Sen. Lindsey Graham has issued a final rallying call for voters in South Carolina to help him defeat Democratic Party rival Jaime Harrison after a campaign that has posed the toughest challenge to his Senate seat.
Graham ended a three-day bus tour where he made his final pitch for voters in his state by tweeting: “Thank you, South Carolina!” adding, “I am more confident than ever of victory. Let’s finish the job tomorrow!”
Graham shared the message with a video starting with a graphic of his campaign bus, which fades into a clip in which he thanks a crowd “for letting me be their senator,” adding, “I’m ready to go back if you’re ready to send me.”
“There is a place for the government but in their world, the government owes you from the day you are born till the day you die,” he says in the clip to voters, taking a swipe at the Democrats and calling for smaller government. He adds that his campaign was about promoting “your destiny, not the government’s destiny for you.”
Both candidates had criss-crossed the state in the final days before Tuesday’s ballot in a last-minute effort to win voters following a campaign which had broken fundraising records.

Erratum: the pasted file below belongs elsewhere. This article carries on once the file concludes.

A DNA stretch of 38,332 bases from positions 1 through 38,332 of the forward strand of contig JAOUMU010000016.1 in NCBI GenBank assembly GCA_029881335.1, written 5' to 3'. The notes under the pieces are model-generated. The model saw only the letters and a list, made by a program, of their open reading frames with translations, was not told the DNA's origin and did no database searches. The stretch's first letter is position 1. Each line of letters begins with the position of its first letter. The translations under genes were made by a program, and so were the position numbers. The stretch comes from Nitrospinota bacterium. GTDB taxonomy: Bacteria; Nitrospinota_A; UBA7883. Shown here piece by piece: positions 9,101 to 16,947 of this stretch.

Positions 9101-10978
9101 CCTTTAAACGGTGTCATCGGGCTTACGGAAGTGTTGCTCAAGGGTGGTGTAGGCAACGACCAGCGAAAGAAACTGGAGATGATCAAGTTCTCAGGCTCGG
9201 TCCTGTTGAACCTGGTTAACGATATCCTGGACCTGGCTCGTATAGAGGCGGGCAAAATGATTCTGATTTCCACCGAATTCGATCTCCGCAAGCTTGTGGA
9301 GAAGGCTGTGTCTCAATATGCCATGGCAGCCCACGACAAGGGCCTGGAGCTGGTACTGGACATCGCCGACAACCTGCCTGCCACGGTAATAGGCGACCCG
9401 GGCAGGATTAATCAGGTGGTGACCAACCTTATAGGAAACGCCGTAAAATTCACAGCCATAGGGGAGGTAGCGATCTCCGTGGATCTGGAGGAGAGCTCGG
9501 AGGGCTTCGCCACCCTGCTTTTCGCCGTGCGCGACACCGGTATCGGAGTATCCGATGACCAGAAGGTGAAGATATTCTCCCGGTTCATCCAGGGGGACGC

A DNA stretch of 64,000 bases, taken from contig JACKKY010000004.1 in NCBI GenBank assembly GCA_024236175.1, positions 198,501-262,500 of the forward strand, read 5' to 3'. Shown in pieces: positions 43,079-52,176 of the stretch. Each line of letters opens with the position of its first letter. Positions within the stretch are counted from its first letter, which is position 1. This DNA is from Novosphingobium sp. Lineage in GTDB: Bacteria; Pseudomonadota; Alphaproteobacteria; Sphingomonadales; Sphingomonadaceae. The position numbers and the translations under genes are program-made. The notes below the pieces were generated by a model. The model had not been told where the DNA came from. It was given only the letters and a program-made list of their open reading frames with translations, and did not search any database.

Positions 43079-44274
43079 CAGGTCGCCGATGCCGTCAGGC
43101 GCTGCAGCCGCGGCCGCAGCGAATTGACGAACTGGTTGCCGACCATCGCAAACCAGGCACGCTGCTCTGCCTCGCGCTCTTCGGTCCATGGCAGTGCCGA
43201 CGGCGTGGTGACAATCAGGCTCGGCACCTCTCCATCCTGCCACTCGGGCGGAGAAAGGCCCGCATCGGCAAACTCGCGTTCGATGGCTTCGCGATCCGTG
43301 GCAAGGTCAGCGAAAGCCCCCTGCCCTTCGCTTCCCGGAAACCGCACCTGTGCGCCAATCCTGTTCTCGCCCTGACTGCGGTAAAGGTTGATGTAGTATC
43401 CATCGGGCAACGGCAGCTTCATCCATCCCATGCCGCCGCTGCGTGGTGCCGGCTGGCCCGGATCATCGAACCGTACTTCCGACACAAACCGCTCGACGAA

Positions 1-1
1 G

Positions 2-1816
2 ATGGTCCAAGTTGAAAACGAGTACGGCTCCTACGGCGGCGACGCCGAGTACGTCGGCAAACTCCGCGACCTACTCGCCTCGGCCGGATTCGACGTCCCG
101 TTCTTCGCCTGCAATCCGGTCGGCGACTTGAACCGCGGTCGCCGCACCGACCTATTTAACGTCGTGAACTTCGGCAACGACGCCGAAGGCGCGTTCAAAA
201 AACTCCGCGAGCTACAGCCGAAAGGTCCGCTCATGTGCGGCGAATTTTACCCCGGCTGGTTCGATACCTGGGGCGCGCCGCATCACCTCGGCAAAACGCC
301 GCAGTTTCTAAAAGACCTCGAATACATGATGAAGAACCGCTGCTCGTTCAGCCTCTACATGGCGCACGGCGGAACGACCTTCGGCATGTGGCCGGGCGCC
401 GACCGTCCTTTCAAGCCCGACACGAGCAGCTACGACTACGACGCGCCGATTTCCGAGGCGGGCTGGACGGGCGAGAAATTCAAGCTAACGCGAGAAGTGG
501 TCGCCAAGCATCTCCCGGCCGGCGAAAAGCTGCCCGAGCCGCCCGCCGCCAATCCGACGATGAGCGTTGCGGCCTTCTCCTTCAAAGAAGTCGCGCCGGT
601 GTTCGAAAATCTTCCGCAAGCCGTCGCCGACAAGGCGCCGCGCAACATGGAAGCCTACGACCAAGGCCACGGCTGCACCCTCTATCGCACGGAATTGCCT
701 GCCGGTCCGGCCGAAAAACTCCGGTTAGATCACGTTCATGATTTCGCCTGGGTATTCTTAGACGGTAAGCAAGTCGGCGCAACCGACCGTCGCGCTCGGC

Graham faces his toughest challenge yet to hold onto his Senate seat he has held since 2003. The race has seen Harrison become the first-ever U.S. Senate candidate to raise more than $100 million, the Associated Press reported.
This has been helped in part by Democrat support from other parts of the U.S. reacting to Graham’s unwavering support of President Donald Trump, and his backing of the Supreme Court appointment of Amy Coney Barrett, which was at odds with previous pronouncements. For his part, Graham told the AP that his campaign had also “passed the $100 million” mark.
However, Graham’s comments that Black people can succeed as long as they are conservative and that young women can excel if they follow a “traditional family structure” have been seized upon by Harrison as outdated, who described him on MSNBC as “a relic of the 1950s.”
With Republicans at risk of losing their three-seat majority, GOP eyes are keenly trained on the state where Graham still holds a three-point advantage in the final polls, 49 to 46, according to a survey on October 25 from East Carolina University. However two polls by Quinnipiac University carried out in September had the candidates tied.
The graphic below provided by Statista shows the main concerns of American voters.